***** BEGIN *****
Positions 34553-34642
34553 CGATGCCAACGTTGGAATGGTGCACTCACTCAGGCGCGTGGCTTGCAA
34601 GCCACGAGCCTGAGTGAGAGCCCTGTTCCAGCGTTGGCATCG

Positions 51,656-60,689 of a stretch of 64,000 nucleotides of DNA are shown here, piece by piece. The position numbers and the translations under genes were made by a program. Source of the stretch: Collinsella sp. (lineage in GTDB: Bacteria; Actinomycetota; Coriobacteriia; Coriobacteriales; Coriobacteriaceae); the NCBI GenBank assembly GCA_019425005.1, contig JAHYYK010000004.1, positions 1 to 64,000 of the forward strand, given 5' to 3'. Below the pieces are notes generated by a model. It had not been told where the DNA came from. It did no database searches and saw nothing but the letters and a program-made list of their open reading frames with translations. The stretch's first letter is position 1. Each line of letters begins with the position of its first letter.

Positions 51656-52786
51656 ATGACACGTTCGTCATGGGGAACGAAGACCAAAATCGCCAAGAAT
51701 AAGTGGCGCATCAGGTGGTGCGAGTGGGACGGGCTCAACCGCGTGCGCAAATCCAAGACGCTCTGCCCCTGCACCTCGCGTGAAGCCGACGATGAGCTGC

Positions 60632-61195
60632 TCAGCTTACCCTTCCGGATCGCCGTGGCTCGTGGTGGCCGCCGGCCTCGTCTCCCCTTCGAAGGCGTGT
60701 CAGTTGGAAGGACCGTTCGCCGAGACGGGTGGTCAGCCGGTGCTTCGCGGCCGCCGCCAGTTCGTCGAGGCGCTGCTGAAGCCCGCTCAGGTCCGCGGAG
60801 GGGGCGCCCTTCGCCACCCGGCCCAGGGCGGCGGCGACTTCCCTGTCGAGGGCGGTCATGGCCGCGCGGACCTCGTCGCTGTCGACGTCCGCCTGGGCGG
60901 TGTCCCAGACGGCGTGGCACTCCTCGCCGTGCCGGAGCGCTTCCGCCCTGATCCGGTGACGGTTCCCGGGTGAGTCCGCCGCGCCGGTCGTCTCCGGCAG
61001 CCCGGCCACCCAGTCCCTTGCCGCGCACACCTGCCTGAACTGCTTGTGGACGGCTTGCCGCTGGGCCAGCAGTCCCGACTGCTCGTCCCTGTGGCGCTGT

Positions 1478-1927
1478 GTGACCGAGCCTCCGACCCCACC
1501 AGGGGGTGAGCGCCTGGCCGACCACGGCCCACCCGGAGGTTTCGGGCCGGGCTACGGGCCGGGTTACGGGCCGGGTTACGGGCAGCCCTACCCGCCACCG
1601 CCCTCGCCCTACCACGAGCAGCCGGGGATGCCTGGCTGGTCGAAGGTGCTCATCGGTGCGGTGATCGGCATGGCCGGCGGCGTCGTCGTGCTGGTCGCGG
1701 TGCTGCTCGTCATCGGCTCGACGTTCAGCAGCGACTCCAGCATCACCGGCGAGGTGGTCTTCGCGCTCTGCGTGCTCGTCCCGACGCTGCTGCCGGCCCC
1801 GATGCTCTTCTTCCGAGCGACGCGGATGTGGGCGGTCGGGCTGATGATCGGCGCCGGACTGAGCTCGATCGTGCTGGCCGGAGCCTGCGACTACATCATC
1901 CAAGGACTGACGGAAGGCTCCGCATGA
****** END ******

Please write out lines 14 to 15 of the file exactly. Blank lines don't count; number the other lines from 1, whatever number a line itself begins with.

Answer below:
Positions 1478-1927
1478 GTGACCGAGCCTCCGACCCCACC